JG had had open heart surgery a couple of years ago, and my mind went into overdrive. I started to imagine all kinds of dire things. I finally got another friend to go to JG’s house and check out what the scene was, but due to some unavoidable developments that got delayed. I however got a phone call from the friend that JG’s mobile was now functioning and so I called him yesterday only to find that he is quite cheerful and he was sorry that he could not speak to me on his birthday. Due to big family celebrations, he had switched off the telephones and the whole day was spent by him and his extended family celebrating his birthday. He further said that he had not checked his emails or text messages and that was why he caused me to worry. He was most apologetic and assured me that he was hale and hearty and thanked me for remembering him on his birthday.

How our mind works!


Rain book cover

What timing! It is raining cats and dogs during the second month of our delayed monsoon and this book by a debut writer comes along. Could not have timed it better.

This is a story about how rain, a boon for the majority of Indians becomes a bane for the protagonist. Though that part constitutes a very small part of the narration, that forms the basis of the remarkably well written book.

Once I started to read it, I just could not put the book down. The story grips the reader and it proceeds at breakneck speed till it is finished. Remarkably, all human emotions, love of the platonic kind, the romantic kind, the parental kind, the fraternal kind, the compassionate kind along with guilt, atheism, faith, astrology, reason, hatred, anger, frustration, hope and ambition, all are present in abundant measure.

The story unfolds at Pune, the city where I live and some of the characterisations bring up vivid recollections of others in the city. The middle class portrayed both in Pune and Delhi too does the same for me, as I have lived in Delhi too. Inter community marriage, Indian politicians, policemen, the poor, the rich and the homeless are all portrayed in a very realistic manner by the author.

I am glad that I bought the book. After reading the book I also came across an interview that the author has given to medical professional that throws some light on the author’s own personality. The interviewer has asked some very insightful questions and therefore the interview becomes a reading experience by itself. My readers can read the interview here.

If you are interested in a moving Indian story, do buy the book and read it.

Travel Series IV.

Lin, this story goes back to 35 years and I had posted it in my blog five years ago! The main story again takes place in an airport but not with any officialdom! There is a follow up story to this story as well written three years later for another series that I wrote.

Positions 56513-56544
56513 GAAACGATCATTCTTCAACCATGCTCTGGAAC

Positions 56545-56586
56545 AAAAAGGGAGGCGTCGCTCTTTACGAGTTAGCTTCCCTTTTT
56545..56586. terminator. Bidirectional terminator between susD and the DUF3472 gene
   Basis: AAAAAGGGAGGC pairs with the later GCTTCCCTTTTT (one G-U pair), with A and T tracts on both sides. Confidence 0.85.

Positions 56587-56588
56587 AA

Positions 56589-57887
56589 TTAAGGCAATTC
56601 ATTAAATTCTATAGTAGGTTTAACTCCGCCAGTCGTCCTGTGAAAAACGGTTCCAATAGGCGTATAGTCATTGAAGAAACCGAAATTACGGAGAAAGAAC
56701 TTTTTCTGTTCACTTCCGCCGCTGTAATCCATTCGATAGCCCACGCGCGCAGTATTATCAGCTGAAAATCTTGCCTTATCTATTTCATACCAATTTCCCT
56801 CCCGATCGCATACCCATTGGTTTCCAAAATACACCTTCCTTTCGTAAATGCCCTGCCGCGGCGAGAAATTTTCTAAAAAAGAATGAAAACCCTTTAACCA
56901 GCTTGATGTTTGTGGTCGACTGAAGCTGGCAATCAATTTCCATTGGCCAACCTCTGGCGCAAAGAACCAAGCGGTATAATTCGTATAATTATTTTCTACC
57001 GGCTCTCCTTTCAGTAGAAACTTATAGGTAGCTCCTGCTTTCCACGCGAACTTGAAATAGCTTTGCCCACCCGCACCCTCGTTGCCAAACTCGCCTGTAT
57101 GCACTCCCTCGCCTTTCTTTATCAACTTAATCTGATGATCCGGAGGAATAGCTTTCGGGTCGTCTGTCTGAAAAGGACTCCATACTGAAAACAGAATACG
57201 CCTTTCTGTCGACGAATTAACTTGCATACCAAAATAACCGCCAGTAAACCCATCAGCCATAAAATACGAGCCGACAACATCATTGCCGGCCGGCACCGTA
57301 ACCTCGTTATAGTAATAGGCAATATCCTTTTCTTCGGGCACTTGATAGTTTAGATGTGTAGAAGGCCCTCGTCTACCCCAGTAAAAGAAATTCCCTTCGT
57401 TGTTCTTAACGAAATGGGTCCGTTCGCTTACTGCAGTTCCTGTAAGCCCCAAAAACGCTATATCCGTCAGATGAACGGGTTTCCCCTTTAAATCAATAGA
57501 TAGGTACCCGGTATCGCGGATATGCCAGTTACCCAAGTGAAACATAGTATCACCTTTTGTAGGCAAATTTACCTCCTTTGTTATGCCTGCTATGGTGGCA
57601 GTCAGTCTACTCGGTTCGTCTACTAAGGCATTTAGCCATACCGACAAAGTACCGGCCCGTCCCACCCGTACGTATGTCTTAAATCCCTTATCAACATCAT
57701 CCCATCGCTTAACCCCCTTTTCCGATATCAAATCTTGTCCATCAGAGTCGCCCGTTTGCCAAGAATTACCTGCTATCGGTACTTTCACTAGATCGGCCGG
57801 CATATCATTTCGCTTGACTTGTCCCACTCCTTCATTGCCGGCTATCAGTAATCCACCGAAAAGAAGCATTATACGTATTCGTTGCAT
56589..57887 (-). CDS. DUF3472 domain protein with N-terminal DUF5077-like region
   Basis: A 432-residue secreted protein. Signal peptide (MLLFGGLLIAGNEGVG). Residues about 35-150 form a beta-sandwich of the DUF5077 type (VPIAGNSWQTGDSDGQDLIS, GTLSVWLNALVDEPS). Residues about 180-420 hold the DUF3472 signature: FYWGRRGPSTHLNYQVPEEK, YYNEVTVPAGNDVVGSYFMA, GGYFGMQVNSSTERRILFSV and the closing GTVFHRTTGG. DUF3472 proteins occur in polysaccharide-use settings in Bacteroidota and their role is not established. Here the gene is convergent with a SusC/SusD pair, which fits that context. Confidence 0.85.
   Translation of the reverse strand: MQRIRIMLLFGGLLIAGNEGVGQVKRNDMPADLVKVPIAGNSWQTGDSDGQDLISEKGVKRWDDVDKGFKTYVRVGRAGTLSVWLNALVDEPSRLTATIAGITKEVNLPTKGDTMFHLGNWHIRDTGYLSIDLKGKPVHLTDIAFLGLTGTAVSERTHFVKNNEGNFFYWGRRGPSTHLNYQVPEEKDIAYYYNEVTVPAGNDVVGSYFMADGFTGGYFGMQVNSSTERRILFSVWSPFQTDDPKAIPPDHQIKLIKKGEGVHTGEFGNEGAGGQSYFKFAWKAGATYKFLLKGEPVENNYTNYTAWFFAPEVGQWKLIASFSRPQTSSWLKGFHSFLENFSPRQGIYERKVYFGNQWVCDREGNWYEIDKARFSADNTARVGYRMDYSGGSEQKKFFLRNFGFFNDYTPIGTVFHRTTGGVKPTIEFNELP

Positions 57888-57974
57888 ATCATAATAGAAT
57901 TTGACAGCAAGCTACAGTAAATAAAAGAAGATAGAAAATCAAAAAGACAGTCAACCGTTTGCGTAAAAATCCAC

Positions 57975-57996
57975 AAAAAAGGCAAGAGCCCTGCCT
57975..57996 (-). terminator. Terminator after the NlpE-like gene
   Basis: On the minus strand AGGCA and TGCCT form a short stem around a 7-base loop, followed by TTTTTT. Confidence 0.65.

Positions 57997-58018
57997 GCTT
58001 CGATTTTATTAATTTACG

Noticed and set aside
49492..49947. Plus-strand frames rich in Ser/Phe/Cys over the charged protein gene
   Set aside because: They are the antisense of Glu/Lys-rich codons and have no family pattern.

“I had gone to our local supermarket to get some vegetables and fruit on Tuesday. As I was entering the main door, a portly gentleman was exiting and I waited for him to, as he was carrying many bags in both hands. He duly nodded and said a mumbled thanks to me and went on his way.

As I finished my shopping and was leaving, I found the same gentleman waiting outside the door and nodded to him. He asked me if I was Mr. Rajgopaul from Delhi. I replied that I was indeed Rajgopaul but currently residing in Pune. He then asked me if I remembered meeting him at Delhi. I tried to place his face but just could not. I had been stationed in Delhi between 1980 and 1983. My recollection of that period is overwhelmingly one of the constant pain that I lived with till 1985, when I had my first hip replacement.

Now for the story.

I was waiting for a flight out of Delhi and had just come out of the gents’ room when I heard someone calling for Ramesh. I just kept going to find a seat when someone joyfully calling me Ramesh and asking if I was deaf slapped me on my back. I turned around
to find this joyous face hoping to have a chat with his friend whose expression quickly turned to disappointment on seeing me instead of Ramesh. He apologised profusely for the mistaken identity. He said that I resembled his friend from college days Ramesh quite a bit. Not being one to miss an opportunity, I quipped that my father is quite a colourful personality. He looked puzzled for a moment, but got the joke and guffawed quite loudly. He accompanied me to the sitting lounge and sat next to me and told me how much he enjoyed the joke.